A beautiful vintage offset lithograph of City on Two Hills (1927) by Paul Klee. This lithograph is printed on one side only and hand tipped-in on a sheet of heavy paper.     

Information regarding the original painting can be found by lifting the plate. 

Image: 9.4" x 6.5" tipped in on heavy paper.

Paul Klee (1879-1940) was a Swiss-born German artist. His highly individual style was influenced by movements in art that included expressionism, cubism, and surrealism.



Max Fischer, Stuttgart, Germany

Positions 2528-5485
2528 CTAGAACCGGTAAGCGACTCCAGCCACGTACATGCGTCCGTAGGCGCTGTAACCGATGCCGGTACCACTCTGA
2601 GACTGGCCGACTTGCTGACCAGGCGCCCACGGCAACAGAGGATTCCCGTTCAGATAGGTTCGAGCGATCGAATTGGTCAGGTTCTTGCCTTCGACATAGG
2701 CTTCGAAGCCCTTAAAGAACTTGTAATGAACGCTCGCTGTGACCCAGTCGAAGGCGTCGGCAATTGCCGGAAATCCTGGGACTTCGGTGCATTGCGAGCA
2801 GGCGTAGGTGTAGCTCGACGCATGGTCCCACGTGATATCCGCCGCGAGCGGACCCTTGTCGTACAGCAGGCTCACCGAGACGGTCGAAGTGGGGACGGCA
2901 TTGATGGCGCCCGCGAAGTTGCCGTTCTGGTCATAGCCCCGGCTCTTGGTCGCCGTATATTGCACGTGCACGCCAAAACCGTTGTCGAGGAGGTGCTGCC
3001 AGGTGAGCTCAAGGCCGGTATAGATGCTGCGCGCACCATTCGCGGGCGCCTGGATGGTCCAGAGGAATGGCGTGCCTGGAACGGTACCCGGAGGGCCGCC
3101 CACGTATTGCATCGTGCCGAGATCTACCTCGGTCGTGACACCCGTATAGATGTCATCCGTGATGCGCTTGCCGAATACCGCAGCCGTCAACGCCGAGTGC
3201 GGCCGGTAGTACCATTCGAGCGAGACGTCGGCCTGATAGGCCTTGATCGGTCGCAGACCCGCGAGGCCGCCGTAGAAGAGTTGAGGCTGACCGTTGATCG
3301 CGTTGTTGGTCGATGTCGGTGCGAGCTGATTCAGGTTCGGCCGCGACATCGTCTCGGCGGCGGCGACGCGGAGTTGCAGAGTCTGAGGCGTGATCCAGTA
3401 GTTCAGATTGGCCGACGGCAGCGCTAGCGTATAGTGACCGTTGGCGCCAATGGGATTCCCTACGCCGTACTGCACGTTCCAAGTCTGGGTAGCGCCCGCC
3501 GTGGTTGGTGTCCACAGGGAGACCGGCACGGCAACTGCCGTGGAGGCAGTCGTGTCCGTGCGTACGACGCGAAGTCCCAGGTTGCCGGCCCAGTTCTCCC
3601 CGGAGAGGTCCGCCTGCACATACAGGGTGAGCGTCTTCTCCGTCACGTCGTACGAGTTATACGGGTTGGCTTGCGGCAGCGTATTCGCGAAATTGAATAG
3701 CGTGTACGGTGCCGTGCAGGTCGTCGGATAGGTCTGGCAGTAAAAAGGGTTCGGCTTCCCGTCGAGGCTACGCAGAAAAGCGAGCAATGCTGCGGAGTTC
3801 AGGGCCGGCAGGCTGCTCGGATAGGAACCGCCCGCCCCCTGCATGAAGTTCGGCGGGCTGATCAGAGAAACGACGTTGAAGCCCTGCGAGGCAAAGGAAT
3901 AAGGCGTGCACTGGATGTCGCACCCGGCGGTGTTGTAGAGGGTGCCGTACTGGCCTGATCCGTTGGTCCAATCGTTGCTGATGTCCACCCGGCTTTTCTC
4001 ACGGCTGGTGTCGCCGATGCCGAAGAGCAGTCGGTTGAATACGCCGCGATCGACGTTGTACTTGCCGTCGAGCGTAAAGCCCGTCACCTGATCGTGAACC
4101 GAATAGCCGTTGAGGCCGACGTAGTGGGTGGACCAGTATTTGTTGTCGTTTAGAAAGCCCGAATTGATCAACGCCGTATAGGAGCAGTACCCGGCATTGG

THIS PICTURE IS developed from a continuous line combined with other intersecting lines. Klee begins his figuration at one point and draws a series of irregular right angles without stopping. Then, occasionally he begins another continuous line of the same sort. The areas produced by the intersections are colored and organized, giving rise to works very different in character — pieces such as Fool in a Trance (1927), or landscapes such as Chosen Site and this City on Two Hills. Characteristically Klee can derive both figures and landscapes from the same pattern with equal ease. The small Fool in a Trance is like a choreographic design; the City on Two Hills like an architectural drawing. The former suggests movement and rhythm, the latter with the squares and polygons reminiscent of houses, suggests planning and construction. We almost think that we recognize the city represented here with its little and big buildings and towers. The summer of 1927 Klee spent in Corsica, and this picture may represent a Corsican town. The colors would justify such a hypothesis- the sky is leaden, the beach is lavender, the houses are pale green and light ocher. The artistic design, the formal invention, comes first, but they never run into the void, they always find a response in reality, as though the instinct of the artist's hand and the instinct of nature were only waiting to meet each other.